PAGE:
The Chinese Market: Sparks or Scorches?

Feb 2024
Country Focus

As China enters a new year it is fitting to draw a comparison with this year’s zodiac animal, the dragon. Undoubtedly, the Chinese economy could do with a bit of luck and strength, attributes associated with the dragon. However, the key question remains: will the market heat up or will investors just get burnt?

Rewind one year and investors were projecting a strong recovery in China given a long-awaited farewell to its zero-Covid policy. This optimism was short lived. The rally in China’s stock market quickly tailed off as structural problems became alarmingly apparent. Deep-seated problems in the property sector, with defaults by major developers led by property giant Evergrande, had a knock-on effect on domestic lenders. FDI flows, domestic manufacturing, exports and consumer spending all remained weak, exacerbating China’s deflationary cycle. Such issues left Chinese equities trading at record lows.

However, a closer look at key metrics could indicate a disconnect between market sentiment and the reality on the ground. Box office sales increased in 2023, domestic tourism is booming with planned travel expenditures for 2024 surpassing 2019 figures, and car sales are reaching unprecedented highs. These are all important signals for a potential rebound in consumer spending this year.

Furthermore, the Chinese government has initiated measures to strengthen domestic demand, support the stock market and shift away from an over-reliance on infrastructure and real estate investment. A recent measure by Beijing to mitigate selloffs in the market and promote stability comes in the form of increased purchases of onshore Chinese stock market ETFs by state and sovereign wealth funds.

While measures so far have fallen short of substantial fiscal interventions many investors hoped for, the cumulative impact of the government's smaller-scale initiatives should not be ignored. Furthermore, China's upcoming National People's Congress (NPC) session on 4-5 March is a key annual meeting where economic and social development plans for the year will be unveiled. Analysts expect a GDP growth target of 5% and the announcement of further measures to boost growth, support demand and improve the business environment.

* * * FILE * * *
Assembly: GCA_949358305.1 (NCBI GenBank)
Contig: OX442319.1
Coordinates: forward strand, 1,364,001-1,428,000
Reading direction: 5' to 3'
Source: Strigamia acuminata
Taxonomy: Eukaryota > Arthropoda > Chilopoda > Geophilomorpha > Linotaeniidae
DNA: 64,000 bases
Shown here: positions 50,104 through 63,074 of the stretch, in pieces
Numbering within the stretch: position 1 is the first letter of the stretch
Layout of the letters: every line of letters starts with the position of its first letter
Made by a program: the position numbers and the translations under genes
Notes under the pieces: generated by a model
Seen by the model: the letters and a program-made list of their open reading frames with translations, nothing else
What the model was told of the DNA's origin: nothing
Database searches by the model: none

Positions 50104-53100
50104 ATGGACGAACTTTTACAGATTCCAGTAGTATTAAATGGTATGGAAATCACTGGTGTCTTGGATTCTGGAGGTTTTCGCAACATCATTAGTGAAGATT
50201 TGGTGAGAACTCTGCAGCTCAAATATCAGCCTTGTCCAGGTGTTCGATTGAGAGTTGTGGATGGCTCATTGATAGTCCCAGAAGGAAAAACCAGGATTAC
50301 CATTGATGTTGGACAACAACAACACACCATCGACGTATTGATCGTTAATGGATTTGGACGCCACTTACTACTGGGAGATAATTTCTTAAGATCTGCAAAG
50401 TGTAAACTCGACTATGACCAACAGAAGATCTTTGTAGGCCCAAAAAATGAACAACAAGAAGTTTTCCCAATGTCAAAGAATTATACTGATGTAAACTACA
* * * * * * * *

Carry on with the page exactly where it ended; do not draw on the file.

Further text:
So, given China’s attractive valuations, improving consumer sentiment and increasing fiscal support, why do we continue to invest cautiously in China?

First of all, despite some positive signs, structural challenges remain. 70% of household wealth is tied up in property, and the crisis is by no means over. Property investment and new construction dropped 9.6% and 20.4% respectively in 20231. Furthermore, Evergrande’s liquidation order in January and the liquidation petition filed against Country Garden on 28th February are exacerbating the lack of confidence in the property sector. This may lead to an extended period of cautious consumer spending.

Additionally, the CCP's intervention in the economy, coupled with lower corporate governance standards among Chinese companies compared to their Asian EM counterparts, continue to steer us away from direct investment in China. The CCP’s near destruction of the EdTech sector in 2021 is a prime example of the regulatory risks inherent in the country.

Finally, when it comes to companies, we rarely find the level of governance, fundamental quality and innovation that would meet our investment criteria. Instead, we prefer to access the Chinese market indirectly through countries such as Taiwan and South Korea which also benefit from improving consumer sentiment in China. For example, our portfolio includes Elite Material, a Taiwanese company specialising in components for the semiconductor industry. It operates manufacturing facilities across China and generates a significant proportion of its revenues in the country while offering Taiwanese standards of governance and transparency.

No investor can afford to ignore the world's second largest economy and China is still forecast to grow by 4.6% in 20242, much faster than any developed market economy and many of its emerging market peers. So, we continue to scour the Chinese market for exciting companies that meet our quality investment criteria.  

1 National Bureau of Statistics of China
2 IMF World Economic Outlook Growth Projections, January 2024

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